Breaking down the popular money-saving tips for seniors

Finances are some of the biggest considerations to make when retirement planning. Seniors living in retirement communities may be searching for ways to cut cost corners, and while a number of online sites have posted tips to help save cents, older adults should take these recommendations with a grain of salt.

While a number of reputable sources list pointers from the pros, there are several money-saving myths floating around in cyberspace that seniors should avoid. Consider the following when determining what to do with funds in the future:

Bulk products: To buy or not to buy
While some retailers insist that bulk deals are in the consumer’s best interest, older adults should exercise caution when considering that buy-one-get-one deal. Seniors may want to consider taking advantage of these offers when they apply to non-perishable products, such as trash bags and toothpaste, but purchasing too much food may be more trouble than it’s worth. It may be tempting to get four bottles of orange juice because they are on sale, but in the long run, it’s worth it to buy one regular-priced drink and save your fridge space.

Cut ALL frivolous expenses?
When trying to save money, adults are encouraged to cut all non-essential spending at once to help build savings. However, Aging Care reported that this kind of activity can actually be detrimental to seniors in the long run, as they may be tempted to spend a large sum of money on one impulse buy down the road. Instead of cutting out all of the extras, adults should phase out frivolous spending over time, gradually ceasing purchases and moving toward only spending on the essentials. One small indulgence here and there won’t have a significant impact on the bank account, but frequent purchases may quickly eat funds.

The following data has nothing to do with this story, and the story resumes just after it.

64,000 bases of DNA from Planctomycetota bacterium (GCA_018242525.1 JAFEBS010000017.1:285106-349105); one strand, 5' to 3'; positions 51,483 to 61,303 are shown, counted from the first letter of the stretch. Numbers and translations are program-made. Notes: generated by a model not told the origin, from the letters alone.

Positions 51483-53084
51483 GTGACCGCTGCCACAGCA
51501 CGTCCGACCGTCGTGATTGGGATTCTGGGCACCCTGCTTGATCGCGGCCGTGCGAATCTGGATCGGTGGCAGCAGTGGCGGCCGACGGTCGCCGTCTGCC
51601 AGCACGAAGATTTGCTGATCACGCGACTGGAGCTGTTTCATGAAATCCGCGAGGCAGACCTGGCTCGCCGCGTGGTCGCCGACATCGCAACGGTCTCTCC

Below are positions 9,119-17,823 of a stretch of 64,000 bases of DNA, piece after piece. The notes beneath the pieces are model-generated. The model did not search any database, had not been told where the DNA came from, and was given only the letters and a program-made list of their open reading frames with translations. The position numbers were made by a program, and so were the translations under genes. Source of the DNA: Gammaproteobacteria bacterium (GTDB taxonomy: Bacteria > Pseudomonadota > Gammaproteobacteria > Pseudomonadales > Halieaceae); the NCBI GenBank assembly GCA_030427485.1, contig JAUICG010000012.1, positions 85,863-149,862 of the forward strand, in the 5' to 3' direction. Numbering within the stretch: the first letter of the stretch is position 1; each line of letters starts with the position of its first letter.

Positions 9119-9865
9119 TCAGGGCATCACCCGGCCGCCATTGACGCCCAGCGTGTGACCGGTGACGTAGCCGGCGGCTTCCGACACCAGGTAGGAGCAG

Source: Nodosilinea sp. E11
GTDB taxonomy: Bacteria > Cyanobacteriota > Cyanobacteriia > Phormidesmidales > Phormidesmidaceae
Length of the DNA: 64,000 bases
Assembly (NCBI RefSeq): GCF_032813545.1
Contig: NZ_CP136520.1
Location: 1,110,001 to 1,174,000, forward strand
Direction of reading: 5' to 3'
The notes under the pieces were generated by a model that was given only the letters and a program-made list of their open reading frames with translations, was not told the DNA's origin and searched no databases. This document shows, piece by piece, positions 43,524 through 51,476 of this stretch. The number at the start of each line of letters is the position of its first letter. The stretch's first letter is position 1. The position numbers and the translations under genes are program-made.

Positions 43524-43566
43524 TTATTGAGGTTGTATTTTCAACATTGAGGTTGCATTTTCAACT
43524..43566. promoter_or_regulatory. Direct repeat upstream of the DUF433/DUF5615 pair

The truth about free trials
Some companies offer free trials to people who wish to sample the offerings before they purchase them. Online magazines, retailers and subscription-based services typically provide a free month to interested parties, and while these deals may seem too tempting to pass up, fees can quickly sneak up. Seniors who do not closely monitor their memberships on these sites may be hit with a large fee when the trial period is up, especially since many of these businesses do not warn consumers when the end of their trial is coming near. Those who genuinely wish to sample services from these companies should write down the exact day they joined, and discover the exact day their free subscription ends so they can choose whether they would like to cancel.